Good Shepherd Australia New Zealand has published the report, “Outside systems control my life”: The experience of single mothers on Welfare to Work, exploring the gendered effects of the Welfare to Work policy. It concludes that the policy is failing to help single mothers find employment, increasing their financial insecurity, and eroding their attempts to find work and become self-reliant.

Welfare to Work

The Welfare to Work policy reforms were introduced in 2006, to foster employment participation and self-reliance of people otherwise dependent on social security payments. The reforms increased the range and number of people required to look for and accept work and expanded the support and assistance provided to these typically disadvantaged jobseekers. In particular, the reforms targeted principal carer parents, people with disabilities, mature age job seekers and the very long-term unemployed.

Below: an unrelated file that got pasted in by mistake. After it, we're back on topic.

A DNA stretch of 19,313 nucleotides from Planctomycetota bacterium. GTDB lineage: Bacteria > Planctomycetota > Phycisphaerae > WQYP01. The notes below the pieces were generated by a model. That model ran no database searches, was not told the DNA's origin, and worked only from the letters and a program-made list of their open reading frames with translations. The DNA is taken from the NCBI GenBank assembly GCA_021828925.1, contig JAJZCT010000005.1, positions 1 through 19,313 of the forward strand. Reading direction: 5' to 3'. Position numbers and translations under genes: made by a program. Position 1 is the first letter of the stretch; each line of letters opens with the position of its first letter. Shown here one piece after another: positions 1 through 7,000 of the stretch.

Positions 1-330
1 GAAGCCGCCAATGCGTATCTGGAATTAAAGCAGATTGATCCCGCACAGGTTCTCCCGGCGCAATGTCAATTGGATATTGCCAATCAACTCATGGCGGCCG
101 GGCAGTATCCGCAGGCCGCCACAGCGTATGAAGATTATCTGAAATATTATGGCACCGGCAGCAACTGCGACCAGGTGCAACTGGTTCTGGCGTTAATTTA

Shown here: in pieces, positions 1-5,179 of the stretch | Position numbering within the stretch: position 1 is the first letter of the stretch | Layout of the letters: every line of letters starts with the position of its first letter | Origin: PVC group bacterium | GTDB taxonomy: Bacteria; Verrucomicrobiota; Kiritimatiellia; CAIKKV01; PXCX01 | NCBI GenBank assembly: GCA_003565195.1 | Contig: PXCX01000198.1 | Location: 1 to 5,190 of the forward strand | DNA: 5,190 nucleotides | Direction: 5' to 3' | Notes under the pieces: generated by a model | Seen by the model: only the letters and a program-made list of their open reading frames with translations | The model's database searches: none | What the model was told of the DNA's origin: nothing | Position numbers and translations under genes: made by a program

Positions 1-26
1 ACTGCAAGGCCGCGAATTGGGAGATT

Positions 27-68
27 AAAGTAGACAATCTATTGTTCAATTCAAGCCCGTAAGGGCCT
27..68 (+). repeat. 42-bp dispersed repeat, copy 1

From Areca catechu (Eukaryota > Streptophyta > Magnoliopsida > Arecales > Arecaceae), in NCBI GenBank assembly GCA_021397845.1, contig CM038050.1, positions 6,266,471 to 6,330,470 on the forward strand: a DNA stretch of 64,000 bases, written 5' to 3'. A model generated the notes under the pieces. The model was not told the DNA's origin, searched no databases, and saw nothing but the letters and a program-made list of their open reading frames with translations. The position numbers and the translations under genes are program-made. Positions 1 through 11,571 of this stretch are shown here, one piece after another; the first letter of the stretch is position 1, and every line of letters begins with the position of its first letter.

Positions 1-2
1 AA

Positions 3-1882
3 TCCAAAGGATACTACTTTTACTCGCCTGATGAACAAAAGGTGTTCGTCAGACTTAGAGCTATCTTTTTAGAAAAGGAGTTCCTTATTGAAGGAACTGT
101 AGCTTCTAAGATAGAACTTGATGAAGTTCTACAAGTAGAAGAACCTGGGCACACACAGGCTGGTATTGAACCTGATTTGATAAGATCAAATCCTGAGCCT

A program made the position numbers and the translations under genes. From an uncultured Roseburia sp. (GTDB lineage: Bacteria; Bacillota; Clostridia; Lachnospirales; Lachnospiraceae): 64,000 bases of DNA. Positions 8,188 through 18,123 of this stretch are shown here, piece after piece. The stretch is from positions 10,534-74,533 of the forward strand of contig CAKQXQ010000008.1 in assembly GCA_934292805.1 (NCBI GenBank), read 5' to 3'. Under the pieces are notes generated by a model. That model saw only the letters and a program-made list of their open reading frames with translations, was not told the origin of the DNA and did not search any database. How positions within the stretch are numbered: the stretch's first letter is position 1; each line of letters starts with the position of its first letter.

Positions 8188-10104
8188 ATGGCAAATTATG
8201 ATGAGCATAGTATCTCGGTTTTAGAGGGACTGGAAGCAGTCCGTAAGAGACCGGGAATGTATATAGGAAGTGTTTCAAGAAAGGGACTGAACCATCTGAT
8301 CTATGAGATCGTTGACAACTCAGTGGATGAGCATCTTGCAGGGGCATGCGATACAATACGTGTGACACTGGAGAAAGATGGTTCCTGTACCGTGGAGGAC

The policy is a form of activity-tested conditional welfare based on the principle of ‘mutual obligations’, with recipients having to complete activities in order to access income support, and is implemented by independent contractors.

Summary of key findings

  • The Welfare to Work policy was designed to help single mothers achieve financial security through self-reliance and economic participation, but it does not address the fact that women are already participating in the necessary unpaid work of care.
  • The policy does not consider the barriers that single mothers face in obtaining employment, such as lack of child care and the availability of quality part-time roles.
  • Implementation of the policy has resulted in negative experiences for many women from Job Network Providers in the form of inconsistent interpretations of the policy and in some cases aggressive behaviour.
  • The policy has in many cases interfered with women’s intrinsic motivation to find employment and achieve long-term financial security through tertiary education or entrepreneurial activity.

(Source: Good Shepherd | Read the report | Parliamentary Library)


From the blog: Topics – Lone parent

Personal Income Tax Cuts and the New Child Care Subsidy: Do They Address High Effective Marginal Tax Rates on Women’s Work? – Part 1, by Miranda Stewart

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